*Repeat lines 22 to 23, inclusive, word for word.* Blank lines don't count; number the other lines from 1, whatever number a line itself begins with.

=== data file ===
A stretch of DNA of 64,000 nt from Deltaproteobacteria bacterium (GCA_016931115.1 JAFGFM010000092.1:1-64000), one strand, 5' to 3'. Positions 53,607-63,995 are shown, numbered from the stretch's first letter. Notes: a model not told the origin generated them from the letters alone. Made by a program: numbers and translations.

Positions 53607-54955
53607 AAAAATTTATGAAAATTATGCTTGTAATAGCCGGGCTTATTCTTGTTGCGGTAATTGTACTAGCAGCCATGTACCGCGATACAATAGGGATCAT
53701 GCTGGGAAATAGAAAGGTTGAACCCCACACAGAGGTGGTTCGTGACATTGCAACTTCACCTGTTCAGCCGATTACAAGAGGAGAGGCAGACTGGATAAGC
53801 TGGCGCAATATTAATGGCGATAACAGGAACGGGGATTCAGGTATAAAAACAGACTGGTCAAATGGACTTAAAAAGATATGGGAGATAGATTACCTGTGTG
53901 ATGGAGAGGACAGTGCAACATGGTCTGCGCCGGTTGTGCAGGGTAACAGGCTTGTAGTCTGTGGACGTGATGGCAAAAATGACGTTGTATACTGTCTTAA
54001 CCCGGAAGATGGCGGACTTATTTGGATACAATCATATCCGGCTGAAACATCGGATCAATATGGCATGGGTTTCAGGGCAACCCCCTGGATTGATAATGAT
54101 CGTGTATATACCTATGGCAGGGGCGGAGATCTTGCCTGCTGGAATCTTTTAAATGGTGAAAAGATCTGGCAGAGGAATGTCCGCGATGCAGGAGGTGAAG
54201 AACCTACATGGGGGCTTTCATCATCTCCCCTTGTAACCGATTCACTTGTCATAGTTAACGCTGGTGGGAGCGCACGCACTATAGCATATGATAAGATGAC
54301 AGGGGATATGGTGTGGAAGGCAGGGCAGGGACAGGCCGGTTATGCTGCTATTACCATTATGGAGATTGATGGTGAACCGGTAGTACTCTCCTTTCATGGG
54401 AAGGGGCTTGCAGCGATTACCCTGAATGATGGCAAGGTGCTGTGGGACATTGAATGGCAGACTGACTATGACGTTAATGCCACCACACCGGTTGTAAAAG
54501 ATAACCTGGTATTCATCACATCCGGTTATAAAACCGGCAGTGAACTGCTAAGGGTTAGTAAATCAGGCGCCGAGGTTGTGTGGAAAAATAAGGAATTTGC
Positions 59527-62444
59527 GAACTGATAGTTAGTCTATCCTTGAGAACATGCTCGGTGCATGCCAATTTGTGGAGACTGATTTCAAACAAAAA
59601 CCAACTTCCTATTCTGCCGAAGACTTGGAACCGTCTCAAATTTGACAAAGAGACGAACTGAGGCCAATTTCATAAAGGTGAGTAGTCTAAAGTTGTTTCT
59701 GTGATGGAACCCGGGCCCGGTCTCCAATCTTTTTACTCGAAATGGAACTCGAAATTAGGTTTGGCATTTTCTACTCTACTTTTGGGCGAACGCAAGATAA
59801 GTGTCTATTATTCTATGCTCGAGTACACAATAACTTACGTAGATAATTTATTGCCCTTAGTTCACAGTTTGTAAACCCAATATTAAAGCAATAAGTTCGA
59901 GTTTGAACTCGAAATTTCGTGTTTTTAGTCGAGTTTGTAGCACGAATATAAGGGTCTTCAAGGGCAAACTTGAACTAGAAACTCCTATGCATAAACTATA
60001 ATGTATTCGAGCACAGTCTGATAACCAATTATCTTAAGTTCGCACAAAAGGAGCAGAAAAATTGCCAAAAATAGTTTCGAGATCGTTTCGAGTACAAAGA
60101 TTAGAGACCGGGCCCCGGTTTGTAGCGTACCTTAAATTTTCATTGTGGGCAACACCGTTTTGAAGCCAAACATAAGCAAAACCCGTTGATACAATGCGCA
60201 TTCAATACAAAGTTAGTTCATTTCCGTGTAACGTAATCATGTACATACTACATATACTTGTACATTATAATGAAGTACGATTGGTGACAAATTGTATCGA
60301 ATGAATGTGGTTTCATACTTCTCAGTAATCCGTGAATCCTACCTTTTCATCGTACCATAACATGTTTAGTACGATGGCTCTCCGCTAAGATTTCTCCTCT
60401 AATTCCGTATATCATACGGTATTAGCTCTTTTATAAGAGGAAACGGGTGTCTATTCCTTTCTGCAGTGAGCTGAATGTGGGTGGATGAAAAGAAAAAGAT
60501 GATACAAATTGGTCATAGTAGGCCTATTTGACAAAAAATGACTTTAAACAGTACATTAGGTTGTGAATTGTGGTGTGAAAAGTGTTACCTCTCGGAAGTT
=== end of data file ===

60301 ATGAATGTGGTTTCATACTTCTCAGTAATCCGTGAATCCTACCTTTTCATCGTACCATAACATGTTTAGTACGATGGCTCTCCGCTAAGATTTCTCCTCT
60401 AATTCCGTATATCATACGGTATTAGCTCTTTTATAAGAGGAAACGGGTGTCTATTCCTTTCTGCAGTGAGCTGAATGTGGGTGGATGAAAAGAAAAAGAT